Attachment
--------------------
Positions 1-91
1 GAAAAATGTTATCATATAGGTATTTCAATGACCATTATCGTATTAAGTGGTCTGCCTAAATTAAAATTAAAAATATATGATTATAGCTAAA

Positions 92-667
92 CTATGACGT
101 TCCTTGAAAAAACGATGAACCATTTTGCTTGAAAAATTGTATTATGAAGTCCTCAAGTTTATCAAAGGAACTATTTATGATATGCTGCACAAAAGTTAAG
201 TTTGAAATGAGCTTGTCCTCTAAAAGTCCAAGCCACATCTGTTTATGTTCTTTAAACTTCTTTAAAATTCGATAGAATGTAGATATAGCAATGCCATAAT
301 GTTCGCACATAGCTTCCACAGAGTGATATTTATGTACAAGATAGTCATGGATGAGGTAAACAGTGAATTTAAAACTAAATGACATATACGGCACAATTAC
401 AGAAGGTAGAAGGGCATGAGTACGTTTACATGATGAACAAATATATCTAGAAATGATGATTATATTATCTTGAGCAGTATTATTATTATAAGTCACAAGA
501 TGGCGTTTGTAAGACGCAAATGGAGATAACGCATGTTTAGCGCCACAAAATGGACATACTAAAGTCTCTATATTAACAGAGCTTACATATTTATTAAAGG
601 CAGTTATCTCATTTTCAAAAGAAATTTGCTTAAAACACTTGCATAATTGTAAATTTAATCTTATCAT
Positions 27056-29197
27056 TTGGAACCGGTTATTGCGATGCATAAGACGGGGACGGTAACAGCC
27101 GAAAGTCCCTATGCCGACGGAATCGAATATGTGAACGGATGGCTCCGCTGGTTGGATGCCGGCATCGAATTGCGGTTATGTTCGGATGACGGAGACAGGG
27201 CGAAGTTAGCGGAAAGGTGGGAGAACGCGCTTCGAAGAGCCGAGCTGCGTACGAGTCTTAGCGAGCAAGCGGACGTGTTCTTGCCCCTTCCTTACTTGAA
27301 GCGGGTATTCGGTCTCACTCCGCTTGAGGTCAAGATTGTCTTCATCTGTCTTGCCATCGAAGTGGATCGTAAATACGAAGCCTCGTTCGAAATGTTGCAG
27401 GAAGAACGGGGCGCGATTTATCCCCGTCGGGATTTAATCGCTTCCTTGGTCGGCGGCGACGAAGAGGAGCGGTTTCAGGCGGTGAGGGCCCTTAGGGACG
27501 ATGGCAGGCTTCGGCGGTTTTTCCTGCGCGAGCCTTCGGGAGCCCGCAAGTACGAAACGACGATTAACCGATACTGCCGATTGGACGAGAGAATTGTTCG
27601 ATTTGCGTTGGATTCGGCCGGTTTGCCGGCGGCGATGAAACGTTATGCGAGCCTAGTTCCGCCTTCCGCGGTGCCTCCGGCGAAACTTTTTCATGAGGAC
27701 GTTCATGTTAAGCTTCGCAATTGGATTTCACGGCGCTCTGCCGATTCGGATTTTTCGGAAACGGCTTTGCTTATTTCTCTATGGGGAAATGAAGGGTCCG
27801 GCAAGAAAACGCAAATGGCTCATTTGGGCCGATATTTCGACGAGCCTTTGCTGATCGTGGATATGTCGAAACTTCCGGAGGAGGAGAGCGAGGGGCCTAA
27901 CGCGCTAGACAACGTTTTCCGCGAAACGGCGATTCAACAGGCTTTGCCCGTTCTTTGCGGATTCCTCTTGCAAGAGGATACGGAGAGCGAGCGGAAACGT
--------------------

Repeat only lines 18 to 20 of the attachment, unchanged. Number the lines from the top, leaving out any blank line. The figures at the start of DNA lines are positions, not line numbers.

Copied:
27601 ATTTGCGTTGGATTCGGCCGGTTTGCCGGCGGCGATGAAACGTTATGCGAGCCTAGTTCCGCCTTCCGCGGTGCCTCCGGCGAAACTTTTTCATGAGGAC
27701 GTTCATGTTAAGCTTCGCAATTGGATTTCACGGCGCTCTGCCGATTCGGATTTTTCGGAAACGGCTTTGCTTATTTCTCTATGGGGAAATGAAGGGTCCG
27801 GCAAGAAAACGCAAATGGCTCATTTGGGCCGATATTTCGACGAGCCTTTGCTGATCGTGGATATGTCGAAACTTCCGGAGGAGGAGAGCGAGGGGCCTAA